Cognitive Therapy and Research

, Volume 32, Issue 3, pp 303–322

The Impact of Intensive Mindfulness Training on Attentional Control, Cognitive Style, and Affect


  • Richard Chambers
    • University of Melbourne
  • Barbara Chuen Yee Lo
    • University of Melbourne
    • University of Melbourne
    • ORYGEN Research Centre and Department of PsychologyUniversity of Melbourne
Original Article

DOI: 10.1007/s10608-007-9119-0

Cite this article as:
Chambers, R., Lo, B.C.Y. & Allen, N.B. Cogn Ther Res (2008) 32: 303. doi:10.1007/s10608-007-9119-0


To evaluate the impact of an intensive period of mindfulness meditation training on cognitive and affective function, a non-clinical group of 20 novice meditators were tested before and after participation in a 10-day intensive mindfulness meditation retreat. They were evaluated with self-report scales measuring mindfulness, rumination and affect, as well as performance tasks assessing working memory, sustained attention, and attention switching. Results indicated that those completing the mindfulness training demonstrated significant improvements in self-reported mindfulness, depressive symptoms, rumination, and performance measures of working memory and sustained attention, relative to a comparison group who did not undergo any meditation training. This study suggests future directions for the elucidation of the critical processes that underlie the therapeutic benefits of mindfulness-based interventions.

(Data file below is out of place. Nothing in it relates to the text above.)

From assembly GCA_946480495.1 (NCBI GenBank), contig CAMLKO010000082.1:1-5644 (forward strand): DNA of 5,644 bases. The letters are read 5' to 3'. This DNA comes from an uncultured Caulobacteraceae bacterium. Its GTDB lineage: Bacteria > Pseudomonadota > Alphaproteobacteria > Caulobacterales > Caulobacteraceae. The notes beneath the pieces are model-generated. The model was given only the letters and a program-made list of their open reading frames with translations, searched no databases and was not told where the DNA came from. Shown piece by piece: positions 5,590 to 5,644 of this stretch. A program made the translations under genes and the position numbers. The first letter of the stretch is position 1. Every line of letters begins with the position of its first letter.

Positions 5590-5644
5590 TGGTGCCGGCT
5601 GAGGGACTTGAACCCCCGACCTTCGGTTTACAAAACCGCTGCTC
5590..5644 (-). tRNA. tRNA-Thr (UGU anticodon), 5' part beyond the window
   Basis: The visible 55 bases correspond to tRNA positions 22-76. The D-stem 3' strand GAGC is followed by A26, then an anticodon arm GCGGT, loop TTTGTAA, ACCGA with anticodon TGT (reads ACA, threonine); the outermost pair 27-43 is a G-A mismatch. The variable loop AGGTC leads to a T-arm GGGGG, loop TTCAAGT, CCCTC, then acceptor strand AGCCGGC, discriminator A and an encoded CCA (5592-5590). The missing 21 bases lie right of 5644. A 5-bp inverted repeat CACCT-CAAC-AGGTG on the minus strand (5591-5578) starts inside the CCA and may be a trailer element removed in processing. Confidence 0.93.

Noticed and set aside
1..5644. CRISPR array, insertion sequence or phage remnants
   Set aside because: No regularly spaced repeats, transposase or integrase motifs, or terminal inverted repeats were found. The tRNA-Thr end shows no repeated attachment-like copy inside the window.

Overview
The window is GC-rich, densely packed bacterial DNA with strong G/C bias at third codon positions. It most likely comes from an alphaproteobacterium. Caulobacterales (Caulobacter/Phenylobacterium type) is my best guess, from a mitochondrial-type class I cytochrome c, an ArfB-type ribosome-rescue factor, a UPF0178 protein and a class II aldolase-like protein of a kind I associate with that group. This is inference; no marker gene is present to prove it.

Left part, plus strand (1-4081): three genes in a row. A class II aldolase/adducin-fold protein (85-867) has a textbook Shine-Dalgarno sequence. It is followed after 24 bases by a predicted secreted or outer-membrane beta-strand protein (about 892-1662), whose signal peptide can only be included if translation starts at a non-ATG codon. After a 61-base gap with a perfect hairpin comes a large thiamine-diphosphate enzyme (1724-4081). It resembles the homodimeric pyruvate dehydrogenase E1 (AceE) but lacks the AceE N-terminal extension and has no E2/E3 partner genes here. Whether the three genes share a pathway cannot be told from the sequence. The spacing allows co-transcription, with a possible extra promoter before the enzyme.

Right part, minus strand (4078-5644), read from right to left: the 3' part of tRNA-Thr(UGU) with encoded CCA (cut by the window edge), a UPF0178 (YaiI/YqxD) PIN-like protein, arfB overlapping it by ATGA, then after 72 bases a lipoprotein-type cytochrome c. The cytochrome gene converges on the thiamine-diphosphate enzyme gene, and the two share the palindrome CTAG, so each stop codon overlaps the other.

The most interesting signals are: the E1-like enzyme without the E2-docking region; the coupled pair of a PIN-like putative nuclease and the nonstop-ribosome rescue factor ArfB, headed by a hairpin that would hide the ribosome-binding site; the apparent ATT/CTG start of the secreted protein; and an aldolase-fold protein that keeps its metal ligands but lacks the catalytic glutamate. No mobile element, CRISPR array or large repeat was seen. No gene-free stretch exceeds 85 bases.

MindfulnessMeditationExecutive cognitionAttentionRuminationWorking memoryDepression

Copyright information

© Springer Science+Business Media, LLC 2007